Newborn Session Behind the Scenes || Pacific Northwest Portrait Photographer

If you are new to newborn photography, it is easy to feel overwhelmed with the many moving parts. Or feel like a lot of time needs to be spent on one pose "perfecting" those little toes or getting the fingers "perfect." When I finally let go of "perfectionism" within newborn sessions is when I found freedom to create what I envisioned and finally relaxed. 

When I first started photographing babies almost 8 years ago, I would enter the session and think, "I'm going to do this pose, and this set up, and use that new prop, and use that wrap, and those headbands, and do this artistic thing here, and do this amazing pose there..." I had a laundry list of things I wanted to execute. Thus, setting myself up for feeling like a failure when my client arrived and the baby was having NONE of what I had planned. 

That's when the light went on. I was trying to conquer Mt Everest without a plan. Without first getting to know the little person I was getting ready to photograph. I talk about this in my newborn guide, The Art of Newborn Photography and how important it is to spend a little time at the beginning of the session learning what the baby likes and dislikes.

Image by Arlene Chambers

For example, is the baby easy going? Does he/she let me mold them and move their arms and legs without flailing? Does he like his tummy? Does she like to lay on her back? All of these elements are important to know and recognize when photographing a newborn. It is also important learn your OWN techniques, tricks, and things that you are comfortable doing during a newborn session.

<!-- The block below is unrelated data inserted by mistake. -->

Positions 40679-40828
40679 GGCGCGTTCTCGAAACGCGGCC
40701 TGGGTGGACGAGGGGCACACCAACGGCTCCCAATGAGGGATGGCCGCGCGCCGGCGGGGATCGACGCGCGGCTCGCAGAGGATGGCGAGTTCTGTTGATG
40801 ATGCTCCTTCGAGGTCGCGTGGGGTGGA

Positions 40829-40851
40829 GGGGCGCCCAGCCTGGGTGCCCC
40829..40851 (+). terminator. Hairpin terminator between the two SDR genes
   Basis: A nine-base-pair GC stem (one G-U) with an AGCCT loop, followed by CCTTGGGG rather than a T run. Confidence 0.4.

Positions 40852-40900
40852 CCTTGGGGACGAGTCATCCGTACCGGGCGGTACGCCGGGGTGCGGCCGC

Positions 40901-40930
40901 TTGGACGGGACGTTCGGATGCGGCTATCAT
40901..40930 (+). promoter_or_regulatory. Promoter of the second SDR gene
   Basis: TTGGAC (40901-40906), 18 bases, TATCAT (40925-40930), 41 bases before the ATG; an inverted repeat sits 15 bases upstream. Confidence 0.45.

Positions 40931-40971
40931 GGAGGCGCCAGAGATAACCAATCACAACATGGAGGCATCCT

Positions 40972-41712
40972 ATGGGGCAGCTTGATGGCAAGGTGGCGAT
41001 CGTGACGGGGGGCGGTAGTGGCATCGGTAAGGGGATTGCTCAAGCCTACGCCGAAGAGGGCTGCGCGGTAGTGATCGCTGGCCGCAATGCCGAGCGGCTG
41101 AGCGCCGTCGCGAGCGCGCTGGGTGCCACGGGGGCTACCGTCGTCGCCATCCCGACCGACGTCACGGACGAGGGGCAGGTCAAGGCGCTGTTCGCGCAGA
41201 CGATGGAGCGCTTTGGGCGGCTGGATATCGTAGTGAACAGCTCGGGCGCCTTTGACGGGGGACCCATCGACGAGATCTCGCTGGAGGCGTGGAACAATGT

Image by Arlene Chambers

Image by Arlene Chambers

There are poses I will NOT do because I am not comfortable with them or because I know they are not good for the baby. It is okay to also say NO to a suggested pose that a client presents. While yes, we all want to please our client and give them what they have asked, it is also important to know your comfort level and also what you're capable of doing. For me, complicated composites don't scare me. I enjoy them. HOWEVER, if I know it will not work or that I am not comfortable with a suggested pose, I am ready to say no. Because why? I know my limitations.

Image by Arlene Chambers

Incorporating parents and siblings is a must for me. In fact, if parents are on the fence on whether or not they want to be in photographs, I will always strongly encourage it. They images don't have to go on the wall and they don't even have to purchase the image. But 99.9% of the time, they thank me for encouraging them to participate in the shoot. It's always about "glamour" but about the connection and itty-bitty little baby resting in mommy and daddy's arms.

Image by Arlene Chambers

Image by Arlene Chambers

Here are a couple quick tips I recommend doing before your next newborn session:

1.) Plan and prepare, but ALWAYS have a backup plan. If baby doesn't like all of the props you've prepared that would have them on their tummy, make sure you have setups prepped and ready to go for something different.

2.) Go slow, don't feel rushed, and have SIMPLE poses prepared. Don't feel tempted or pressured to conquer to Mt Everest in your first newborn sessions. Have simple beautiful poses ready to go. If that means having lots of wraps ready, swaddling baby and doing beautiful poses where baby is in layers, do that.

3.) Don't forget the details! Filling a gallery doesn't mean have 20 different set-ups and props. It means planning and prepping and knowing what you need to get. For example, I love incorporating macro shots of baby's little details from their toes to the details of their lips and little fingers. If baby has a ton of hair, photograph the details. All of these images create an incredible wall collage for your client later and also adds images to their gallery.

I could keep going on all of the little simple tricks that I have learned over the years to create easy and smooth newborn sessions. For more information on my newborn mentoring opportunities, click here. Until then, happy shooting!

Image by Arlene Chambers